MySQL basics for testers

Have you ever been part of this conversation?

Development Group: The application is ready to be released!

Management: Did you test it?

Development Group: Um…yes…we ran our code in our development environment and everything worked great.

Management: Test it again!!

We hope that you haven’t been on either end of this conversation but many, many people have.

The key to the successful release of any application is to test, test, then test again. So, how do we test things like the database design and the base data (if any) being delivered to the end user?

There are lots of available resources that talk about software testing. Most of them focus on the application code, or GUI interface. In this article we hope to provide some useful strategies for testing the database layer of an application development project.

One of our most recent projects was the design and testing of a MySQL database backend for a major American university, so we are going to offer a specific approach for MySQL basics for software testers in this article.

There is a saying in software testing: “There are as many ways to test the database backend of a development project as there are designers and testers.” That’s why standards like software development life cycle (SDLC) and even ITIL processes were developed and imposed on many development shops – to the chagrin of many free-wheeling developers and the delight of many more disciplined developers.

Some of the more casual terms used by testing groups include Sanity and Smoke Testing – both of interesting origin. The term Smoke Testing comes originally from hardware design where the engineers would connect all of the new hardware, turn on the power and see if there was any smoke, or worse, a fire as a result. Sanity Testing is a little more recent in its origin but equally colorful in its imagery.

Origins aside, Smoke Testing is a valid and valuable part of testing, particularly when we consider the supporting MySQL database and MySQL database structures. It involves the scripted or automated testing of the critical functions of the database design and objects.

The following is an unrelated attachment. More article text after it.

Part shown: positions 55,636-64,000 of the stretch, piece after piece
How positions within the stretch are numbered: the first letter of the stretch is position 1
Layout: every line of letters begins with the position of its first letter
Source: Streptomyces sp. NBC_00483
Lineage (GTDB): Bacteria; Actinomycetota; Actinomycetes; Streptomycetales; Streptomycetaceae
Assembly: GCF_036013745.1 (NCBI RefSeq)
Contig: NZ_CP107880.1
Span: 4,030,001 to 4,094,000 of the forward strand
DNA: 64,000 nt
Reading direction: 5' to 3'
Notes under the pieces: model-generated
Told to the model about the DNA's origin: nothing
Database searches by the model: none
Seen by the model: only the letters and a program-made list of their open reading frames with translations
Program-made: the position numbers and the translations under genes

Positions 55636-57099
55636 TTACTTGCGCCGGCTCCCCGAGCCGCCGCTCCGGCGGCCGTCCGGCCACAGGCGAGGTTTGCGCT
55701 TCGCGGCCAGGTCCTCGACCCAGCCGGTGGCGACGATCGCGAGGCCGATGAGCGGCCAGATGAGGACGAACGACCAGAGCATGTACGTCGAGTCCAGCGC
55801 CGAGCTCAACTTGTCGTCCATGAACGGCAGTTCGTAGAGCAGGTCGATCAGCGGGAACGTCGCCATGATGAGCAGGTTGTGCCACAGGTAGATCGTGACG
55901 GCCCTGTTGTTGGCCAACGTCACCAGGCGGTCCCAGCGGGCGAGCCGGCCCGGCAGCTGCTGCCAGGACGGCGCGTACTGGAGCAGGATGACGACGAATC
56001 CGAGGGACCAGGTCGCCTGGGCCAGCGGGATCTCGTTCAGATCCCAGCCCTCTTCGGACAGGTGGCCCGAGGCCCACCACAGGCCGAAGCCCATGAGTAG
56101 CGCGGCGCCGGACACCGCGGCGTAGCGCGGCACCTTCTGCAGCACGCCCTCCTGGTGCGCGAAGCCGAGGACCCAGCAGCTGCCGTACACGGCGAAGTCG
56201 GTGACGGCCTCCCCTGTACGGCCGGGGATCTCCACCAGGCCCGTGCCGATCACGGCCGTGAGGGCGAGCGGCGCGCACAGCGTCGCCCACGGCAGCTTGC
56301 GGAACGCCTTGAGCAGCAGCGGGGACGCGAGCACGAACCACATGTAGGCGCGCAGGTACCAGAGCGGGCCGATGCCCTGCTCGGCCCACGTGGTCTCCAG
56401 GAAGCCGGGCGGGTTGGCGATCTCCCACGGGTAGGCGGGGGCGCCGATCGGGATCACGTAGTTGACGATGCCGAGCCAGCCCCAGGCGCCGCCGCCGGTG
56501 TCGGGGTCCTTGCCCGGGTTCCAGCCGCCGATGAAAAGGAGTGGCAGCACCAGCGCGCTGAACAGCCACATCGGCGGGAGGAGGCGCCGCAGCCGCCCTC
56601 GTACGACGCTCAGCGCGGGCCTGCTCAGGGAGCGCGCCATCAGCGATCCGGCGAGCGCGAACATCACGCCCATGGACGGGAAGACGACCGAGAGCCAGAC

Sanity testing is used to determine if a much more specific part of the database design continues to be valid after minor or major changes in adjoining areas of the database design – the addition of new tables, implementation of a new trigger or change of a pre-existing, referencing index.

MySQL has matured into an enterprise level database management system (DBMS) over the last several years. After its apparent weathering of being purchased by Oracle (if it hasn’t been sctuttled yet, it probably won’t be), MySQL has rapidly added many features that are generally expected to be available in an enterprise DBMS. However, MySQL is still comparatively young and there are still a number of available, but possibly not advisable, work-around functions in the core DBMS code.

When we take on a project that is implemented using MySQL as a backend DBMS, we pay particular attention to testing the main areas of database issues, including:

  • Data corruption due to poor data normalization or unscalable original design
  • Inconsistent data often due to lack of attention to the stated application business rules or poor validation of the user-entered data by the business rules implemented at the database level
  • Redundant data due to duplication of data or allowing invalid data to be entered by the user via the GUI

So, the main tests that should be implemented in any database development project, but especially so with younger database platforms like MySQL are the following:

1. Functional testing

  • Check for proper performance of the stored procedures, functions and triggers that facilitate the population of the database tables and indexes
  • Check for proper syntax, parameter types, sizes and order

 2. Data quality testing

  • Integrity checks for Foreign and Primary key values
  • Check for correct values in table columns with the DEFAULT constraints

 3. Performance and data load testing

  • Check proper execution of stored procedures, queries and sub-queries under heavy load conditions and large returned datasets
  • Check for proper matching between input and output parameter values to remove unnecessary parameter translation
  • Check for large volumes of returned NULL values under heavy load conditions and large returned datasets

 4. Entity and relationship testing

  • Check for the existence of all required tables for the base design
  • Check for the existence of all required table columns for application queries and foreign key constraints
  • Check for column ordering with respect to the calling procedures
  • Check for proper execution of any cascading delete triggers

With these basics for software testing, a software project supported by a MySQL database platform should stand up to management and user scrutiny.

About the Author: As the Online Marketing Strategist for The DBA Shoppe, Brian Hines promotes the benefits and rewards of remote database administration.  A former personal trainer, Brian promotes healthy living, a love of the outdoors, and another Toronto Blue Jays World Series. For more information on The DBA Shoppe please click here.